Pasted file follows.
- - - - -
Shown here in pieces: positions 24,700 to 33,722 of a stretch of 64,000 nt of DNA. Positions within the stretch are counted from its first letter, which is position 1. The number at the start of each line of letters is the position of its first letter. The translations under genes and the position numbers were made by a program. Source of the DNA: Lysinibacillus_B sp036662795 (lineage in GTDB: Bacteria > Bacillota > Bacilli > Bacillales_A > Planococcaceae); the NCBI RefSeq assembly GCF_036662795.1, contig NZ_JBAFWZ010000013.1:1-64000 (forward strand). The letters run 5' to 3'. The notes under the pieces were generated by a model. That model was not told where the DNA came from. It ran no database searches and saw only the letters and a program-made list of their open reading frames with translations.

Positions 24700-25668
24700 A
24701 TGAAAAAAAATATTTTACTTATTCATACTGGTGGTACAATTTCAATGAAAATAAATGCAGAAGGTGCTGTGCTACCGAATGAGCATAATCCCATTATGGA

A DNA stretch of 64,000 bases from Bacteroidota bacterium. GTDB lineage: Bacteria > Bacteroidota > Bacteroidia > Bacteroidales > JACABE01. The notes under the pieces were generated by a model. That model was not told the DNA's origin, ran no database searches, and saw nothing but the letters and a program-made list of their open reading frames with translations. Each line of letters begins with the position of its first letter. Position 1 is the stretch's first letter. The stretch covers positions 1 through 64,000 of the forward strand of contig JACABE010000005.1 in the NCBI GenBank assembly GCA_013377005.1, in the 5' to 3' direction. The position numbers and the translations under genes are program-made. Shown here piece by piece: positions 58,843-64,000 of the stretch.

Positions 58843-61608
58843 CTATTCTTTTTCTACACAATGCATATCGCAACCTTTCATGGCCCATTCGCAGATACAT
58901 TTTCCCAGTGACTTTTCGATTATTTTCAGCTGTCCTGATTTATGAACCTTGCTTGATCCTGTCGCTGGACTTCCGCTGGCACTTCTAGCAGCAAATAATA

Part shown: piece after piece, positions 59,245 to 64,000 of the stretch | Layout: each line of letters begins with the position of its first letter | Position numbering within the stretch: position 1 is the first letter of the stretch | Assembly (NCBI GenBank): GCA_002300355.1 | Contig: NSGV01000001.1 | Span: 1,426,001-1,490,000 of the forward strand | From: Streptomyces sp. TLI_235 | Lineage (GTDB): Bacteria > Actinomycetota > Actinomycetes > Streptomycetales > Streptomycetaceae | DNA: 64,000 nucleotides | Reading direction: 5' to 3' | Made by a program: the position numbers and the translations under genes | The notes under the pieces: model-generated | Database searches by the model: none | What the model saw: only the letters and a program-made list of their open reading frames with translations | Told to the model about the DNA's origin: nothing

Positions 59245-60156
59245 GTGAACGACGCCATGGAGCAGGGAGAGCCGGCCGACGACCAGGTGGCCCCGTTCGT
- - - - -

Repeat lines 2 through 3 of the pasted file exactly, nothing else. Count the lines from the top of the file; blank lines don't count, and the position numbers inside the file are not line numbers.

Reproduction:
Positions 24700-25668
24700 A